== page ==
Through time, data has become more and more useful. There are many reasons for this. Here are a few:
- A lot of information is being collected, so more data is readily available.
- New methods are being developed for storing and managing data efficiently.
- Creators of software have made their code more accessible to the general public.
- There is a greater need for data analysis tools that can easily handle large amounts of data.
- And, more and more scholarly researchers require that their data be available to other scholars and not held hostage.
Whatever the reason for this increase in the availability of data, there should be no doubt that we have the capability to use it in a way to answer our research questions. This means that we must learn how to analyze large, diverse, and unstructured types of data efficiently.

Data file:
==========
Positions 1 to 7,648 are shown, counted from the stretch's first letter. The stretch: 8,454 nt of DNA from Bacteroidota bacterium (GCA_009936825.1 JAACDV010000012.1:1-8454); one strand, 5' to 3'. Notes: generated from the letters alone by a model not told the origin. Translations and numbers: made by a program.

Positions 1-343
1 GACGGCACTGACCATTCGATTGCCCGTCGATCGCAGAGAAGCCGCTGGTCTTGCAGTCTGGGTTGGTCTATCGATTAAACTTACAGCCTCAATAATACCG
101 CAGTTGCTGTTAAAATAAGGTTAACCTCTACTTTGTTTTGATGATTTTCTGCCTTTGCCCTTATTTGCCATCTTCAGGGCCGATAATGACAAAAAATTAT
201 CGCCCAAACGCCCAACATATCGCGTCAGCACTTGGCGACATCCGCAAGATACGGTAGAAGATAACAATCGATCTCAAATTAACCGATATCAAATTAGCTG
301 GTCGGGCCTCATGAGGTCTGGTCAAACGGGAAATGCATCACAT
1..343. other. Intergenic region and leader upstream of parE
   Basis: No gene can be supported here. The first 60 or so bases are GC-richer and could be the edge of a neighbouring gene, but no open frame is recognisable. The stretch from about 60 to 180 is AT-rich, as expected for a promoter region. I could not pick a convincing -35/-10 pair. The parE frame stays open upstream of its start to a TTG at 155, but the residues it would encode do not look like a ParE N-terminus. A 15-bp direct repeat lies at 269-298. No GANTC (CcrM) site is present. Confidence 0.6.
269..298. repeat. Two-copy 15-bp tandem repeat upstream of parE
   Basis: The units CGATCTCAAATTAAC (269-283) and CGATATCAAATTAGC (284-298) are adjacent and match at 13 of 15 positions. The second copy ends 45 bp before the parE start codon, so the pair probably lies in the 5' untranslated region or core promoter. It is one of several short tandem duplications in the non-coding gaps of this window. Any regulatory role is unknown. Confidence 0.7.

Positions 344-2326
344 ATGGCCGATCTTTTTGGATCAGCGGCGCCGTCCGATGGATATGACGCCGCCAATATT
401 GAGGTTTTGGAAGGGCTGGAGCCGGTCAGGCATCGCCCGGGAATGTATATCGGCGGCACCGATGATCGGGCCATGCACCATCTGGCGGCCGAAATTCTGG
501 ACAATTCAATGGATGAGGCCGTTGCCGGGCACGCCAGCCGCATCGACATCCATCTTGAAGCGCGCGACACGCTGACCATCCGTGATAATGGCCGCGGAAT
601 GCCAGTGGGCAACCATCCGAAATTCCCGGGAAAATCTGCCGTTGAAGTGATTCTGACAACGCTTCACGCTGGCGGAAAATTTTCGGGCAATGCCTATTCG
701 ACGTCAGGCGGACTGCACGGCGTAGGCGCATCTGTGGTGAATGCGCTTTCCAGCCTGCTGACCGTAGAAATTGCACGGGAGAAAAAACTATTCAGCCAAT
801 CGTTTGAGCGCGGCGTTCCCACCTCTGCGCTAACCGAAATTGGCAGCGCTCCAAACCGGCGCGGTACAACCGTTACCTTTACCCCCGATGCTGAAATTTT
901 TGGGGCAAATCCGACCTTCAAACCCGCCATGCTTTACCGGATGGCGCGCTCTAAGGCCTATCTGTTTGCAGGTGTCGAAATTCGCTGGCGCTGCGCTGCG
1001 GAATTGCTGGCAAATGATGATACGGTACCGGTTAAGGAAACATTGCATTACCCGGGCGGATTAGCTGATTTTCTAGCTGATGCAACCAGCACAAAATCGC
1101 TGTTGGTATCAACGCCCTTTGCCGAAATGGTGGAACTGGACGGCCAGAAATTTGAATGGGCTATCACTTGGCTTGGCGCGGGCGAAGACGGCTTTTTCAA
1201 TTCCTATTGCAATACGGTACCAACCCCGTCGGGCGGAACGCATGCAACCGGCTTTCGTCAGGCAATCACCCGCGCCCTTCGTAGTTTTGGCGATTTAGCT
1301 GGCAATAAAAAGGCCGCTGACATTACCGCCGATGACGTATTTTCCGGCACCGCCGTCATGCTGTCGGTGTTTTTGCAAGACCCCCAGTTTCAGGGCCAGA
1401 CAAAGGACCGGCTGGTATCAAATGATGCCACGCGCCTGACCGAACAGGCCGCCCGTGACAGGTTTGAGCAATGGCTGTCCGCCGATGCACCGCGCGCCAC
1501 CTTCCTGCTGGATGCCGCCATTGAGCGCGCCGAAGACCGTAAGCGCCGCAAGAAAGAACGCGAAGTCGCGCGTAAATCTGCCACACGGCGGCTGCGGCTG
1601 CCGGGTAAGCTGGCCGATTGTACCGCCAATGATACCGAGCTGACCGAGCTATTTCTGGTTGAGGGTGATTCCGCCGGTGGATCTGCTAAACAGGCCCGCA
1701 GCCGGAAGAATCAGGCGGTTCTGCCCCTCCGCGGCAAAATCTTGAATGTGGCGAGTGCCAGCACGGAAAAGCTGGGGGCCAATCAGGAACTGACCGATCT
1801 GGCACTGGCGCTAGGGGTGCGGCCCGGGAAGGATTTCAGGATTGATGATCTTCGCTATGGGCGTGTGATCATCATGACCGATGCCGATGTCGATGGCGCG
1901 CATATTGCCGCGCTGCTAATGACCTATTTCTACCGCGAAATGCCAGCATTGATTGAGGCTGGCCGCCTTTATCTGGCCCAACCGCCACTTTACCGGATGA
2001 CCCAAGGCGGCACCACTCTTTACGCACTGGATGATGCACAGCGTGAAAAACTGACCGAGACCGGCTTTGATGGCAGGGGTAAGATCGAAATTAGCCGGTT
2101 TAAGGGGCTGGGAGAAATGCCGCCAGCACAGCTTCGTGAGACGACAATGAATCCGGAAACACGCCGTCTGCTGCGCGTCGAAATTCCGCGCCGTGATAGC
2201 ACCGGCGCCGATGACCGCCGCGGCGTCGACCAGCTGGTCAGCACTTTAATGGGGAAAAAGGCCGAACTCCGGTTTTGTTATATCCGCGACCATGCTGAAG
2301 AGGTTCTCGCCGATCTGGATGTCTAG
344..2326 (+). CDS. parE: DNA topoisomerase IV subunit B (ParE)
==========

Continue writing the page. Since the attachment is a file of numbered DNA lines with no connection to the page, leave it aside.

In terms of performance criteria, we should consider two attributes: speed and accuracy — both of which measure different aspects of our ability to extract meaningful information from the information we collect (Fair weather, Burgess).
In terms of speed, it is not uncommon for researchers to work with data that are distributed across many different servers. The more servers there are, the more responses are sent to and from each server. When a response is received, the data and information contained in it must be analyzed and interpreted in order to answer our questions. The quicker we can interact with our data, the faster we can complete our analysis tasks. In addition, as time goes on, richer datasets become ever more complex (Ullman & Daintith). This calls for methods that take longer to compute, but that do a better job of finding patterns and relationships among variables than simpler methods (Burgess).